Recharge Wrap-up: Musk sees solar future, Uber sued for tips

Bike Lanes Could Help Traffic Flow; Who Rides Public Transit?

Elon Musk and his cousin, Lyndon Rive, spoke about their ideas for solar power and energy storage at a private conference in New York. Musk, the Tesla CEO and Rive, CEO of SolarCity, said that within 10 years, every solar system SolarCity sells will come with battery storage, and that it will be cheaper than getting energy from a utility company. Tesla, which provides battery packs for SolarCity, will set aside a portion of its Gigafactory's production capacity for grid-scale energy storage. Rive says his company will be able to produce the most efficient solar panels available, while Tesla has plans for in-home energy storage that not only saves power for nighttime and cloudy days, but also looks good. Read more at The Wall Street Journal and head over to Treehugger for more commentary.

Proper deployment of bike lanes could help improve the flow of traffic while making cycling safer in urban settings. In New York City, adding bike lanes improved automotive traffic according to a study. What seems to work well is putting the bike lane closest to the curb on the left side of a one-way street, with a small buffer zone and a parking lane separating it from car traffic. The addition of turning lanes, with their own traffic signals for vehicles turning left, also allows car and bike traffic to continue smoothly. Read more at Core77.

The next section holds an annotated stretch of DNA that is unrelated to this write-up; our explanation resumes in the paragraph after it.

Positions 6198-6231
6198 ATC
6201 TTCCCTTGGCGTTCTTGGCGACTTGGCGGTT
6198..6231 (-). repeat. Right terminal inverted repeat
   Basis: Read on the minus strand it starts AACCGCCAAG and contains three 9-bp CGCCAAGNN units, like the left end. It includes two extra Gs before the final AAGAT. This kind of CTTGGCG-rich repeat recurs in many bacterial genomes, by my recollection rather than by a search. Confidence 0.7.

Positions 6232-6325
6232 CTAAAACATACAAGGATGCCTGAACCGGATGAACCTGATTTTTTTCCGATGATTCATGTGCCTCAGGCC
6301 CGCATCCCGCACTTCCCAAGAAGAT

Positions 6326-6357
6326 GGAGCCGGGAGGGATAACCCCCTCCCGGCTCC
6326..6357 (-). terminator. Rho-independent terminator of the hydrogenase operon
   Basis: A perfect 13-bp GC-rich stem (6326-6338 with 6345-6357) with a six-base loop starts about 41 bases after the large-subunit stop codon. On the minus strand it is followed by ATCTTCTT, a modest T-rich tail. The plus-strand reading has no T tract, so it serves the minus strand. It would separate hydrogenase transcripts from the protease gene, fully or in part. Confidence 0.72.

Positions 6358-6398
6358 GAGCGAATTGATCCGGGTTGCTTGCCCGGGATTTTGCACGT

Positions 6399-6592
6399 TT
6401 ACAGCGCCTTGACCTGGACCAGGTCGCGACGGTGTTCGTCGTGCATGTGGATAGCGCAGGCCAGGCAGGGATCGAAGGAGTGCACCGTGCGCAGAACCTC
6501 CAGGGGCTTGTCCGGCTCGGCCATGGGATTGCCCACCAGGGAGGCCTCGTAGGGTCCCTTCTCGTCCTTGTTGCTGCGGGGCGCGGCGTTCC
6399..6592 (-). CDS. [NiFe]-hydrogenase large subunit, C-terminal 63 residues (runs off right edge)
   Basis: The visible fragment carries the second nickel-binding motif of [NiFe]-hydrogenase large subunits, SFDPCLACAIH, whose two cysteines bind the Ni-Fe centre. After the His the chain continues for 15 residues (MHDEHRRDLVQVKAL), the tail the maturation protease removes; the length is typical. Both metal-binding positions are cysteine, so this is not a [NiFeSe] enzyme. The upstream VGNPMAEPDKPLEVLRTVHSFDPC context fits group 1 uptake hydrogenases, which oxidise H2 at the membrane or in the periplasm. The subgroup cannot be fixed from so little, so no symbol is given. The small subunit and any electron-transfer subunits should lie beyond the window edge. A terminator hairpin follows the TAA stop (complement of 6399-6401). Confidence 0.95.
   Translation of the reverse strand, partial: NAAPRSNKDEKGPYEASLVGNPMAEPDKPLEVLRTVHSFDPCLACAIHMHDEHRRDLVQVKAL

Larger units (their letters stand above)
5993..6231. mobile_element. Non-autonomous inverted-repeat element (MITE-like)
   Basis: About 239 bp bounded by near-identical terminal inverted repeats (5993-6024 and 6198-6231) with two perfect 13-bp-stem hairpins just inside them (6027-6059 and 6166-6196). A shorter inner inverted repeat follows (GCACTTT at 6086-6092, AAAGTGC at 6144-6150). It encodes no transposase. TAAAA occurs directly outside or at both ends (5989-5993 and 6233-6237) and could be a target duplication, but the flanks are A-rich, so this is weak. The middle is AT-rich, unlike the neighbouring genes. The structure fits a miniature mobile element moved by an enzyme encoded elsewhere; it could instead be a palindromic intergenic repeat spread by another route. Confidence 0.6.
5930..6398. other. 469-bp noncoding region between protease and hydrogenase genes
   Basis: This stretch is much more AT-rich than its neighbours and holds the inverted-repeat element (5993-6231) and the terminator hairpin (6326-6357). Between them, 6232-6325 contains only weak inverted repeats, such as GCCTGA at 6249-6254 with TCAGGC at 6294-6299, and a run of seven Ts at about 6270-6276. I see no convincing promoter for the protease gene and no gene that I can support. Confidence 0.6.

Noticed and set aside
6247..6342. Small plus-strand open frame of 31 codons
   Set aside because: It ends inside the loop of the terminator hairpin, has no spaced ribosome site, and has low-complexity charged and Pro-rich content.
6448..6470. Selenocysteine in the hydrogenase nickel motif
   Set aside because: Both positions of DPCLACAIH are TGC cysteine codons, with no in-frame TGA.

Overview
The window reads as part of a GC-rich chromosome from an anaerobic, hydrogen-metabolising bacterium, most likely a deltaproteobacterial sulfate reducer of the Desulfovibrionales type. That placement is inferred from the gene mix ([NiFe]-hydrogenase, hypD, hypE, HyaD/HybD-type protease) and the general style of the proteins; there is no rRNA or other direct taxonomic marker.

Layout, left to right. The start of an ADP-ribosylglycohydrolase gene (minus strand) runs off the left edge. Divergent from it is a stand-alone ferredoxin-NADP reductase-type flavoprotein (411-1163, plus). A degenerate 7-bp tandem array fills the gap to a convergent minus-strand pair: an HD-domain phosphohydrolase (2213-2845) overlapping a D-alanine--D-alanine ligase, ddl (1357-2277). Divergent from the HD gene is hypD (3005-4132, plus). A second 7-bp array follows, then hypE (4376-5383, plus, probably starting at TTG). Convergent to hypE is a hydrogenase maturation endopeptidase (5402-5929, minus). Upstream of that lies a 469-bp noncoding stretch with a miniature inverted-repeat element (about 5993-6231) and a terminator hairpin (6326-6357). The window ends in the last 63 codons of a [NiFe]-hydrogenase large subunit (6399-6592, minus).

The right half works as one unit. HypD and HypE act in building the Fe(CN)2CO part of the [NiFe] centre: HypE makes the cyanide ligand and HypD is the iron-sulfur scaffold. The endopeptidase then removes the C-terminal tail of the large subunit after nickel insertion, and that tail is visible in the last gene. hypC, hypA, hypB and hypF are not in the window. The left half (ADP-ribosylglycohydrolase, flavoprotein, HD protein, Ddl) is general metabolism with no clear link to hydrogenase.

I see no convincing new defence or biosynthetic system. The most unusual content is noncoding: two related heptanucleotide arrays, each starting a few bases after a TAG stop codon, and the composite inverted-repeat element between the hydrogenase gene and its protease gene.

Uber is facing a lawsuit over its included gratuity. The ride-hailing app charges a 20 percent tip, included in the price of the ride. The Illinois plaintiff claims, however, that Uber keeps "a substantial portion" of that gratuity for itself, rather than paying it out to the driver. The lawsuit, which is seeking group status, looks to make Uber give up any of the gratuity funds it has kept. The plaintiff is also seeking an unspecified amount of cash in damages. Read more at Bloomberg .

A new study breaks down the demographics of the users of public transit. The study, called " Who's On Board 2014," Finds that ridership is mostly inverse from income, with people making over $150,000 per year bucking the trend by riding as much as those in lower brackets. Regardless of region, younger people are more likely to use public transportation, while older people prefer to drive more. African Americans are more likely to ride, with 39 percent using public transit once a week, and 22 percent commuting by transit. Whites use public transit less, with only 10 percent riding once a week, and just five percent using public transit to commute. The study also breaks down actual use and ideal use by neighborhood, and examines other ridership demographics. Read more at Treehugger.

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